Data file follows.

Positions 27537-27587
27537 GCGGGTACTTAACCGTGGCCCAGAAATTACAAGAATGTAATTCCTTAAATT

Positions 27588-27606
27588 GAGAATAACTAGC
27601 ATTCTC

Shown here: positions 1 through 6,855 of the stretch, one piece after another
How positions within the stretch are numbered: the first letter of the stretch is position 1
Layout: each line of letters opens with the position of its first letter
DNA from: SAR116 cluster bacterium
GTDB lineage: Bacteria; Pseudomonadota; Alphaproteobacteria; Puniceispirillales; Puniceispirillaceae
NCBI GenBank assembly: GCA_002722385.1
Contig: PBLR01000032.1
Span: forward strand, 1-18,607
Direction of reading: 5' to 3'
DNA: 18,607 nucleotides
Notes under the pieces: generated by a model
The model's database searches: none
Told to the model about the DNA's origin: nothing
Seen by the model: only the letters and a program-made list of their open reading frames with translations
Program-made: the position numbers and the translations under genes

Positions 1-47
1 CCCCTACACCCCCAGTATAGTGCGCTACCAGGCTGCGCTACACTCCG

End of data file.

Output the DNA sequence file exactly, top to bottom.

Positions 27537-27587
27537 GCGGGTACTTAACCGTGGCCCAGAAATTACAAGAATGTAATTCCTTAAATT

Positions 27588-27606
27588 GAGAATAACTAGC
27601 ATTCTC

Shown here: positions 1 through 6,855 of the stretch, one piece after another
How positions within the stretch are numbered: the first letter of the stretch is position 1
Layout: each line of letters opens with the position of its first letter
DNA from: SAR116 cluster bacterium
GTDB lineage: Bacteria; Pseudomonadota; Alphaproteobacteria; Puniceispirillales; Puniceispirillaceae
NCBI GenBank assembly: GCA_002722385.1
Contig: PBLR01000032.1
Span: forward strand, 1-18,607
Direction of reading: 5' to 3'
DNA: 18,607 nucleotides
Notes under the pieces: generated by a model
The model's database searches: none
Told to the model about the DNA's origin: nothing
Seen by the model: only the letters and a program-made list of their open reading frames with translations
Program-made: the position numbers and the translations under genes

Positions 1-47
1 CCCCTACACCCCCAGTATAGTGCGCTACCAGGCTGCGCTACACTCCG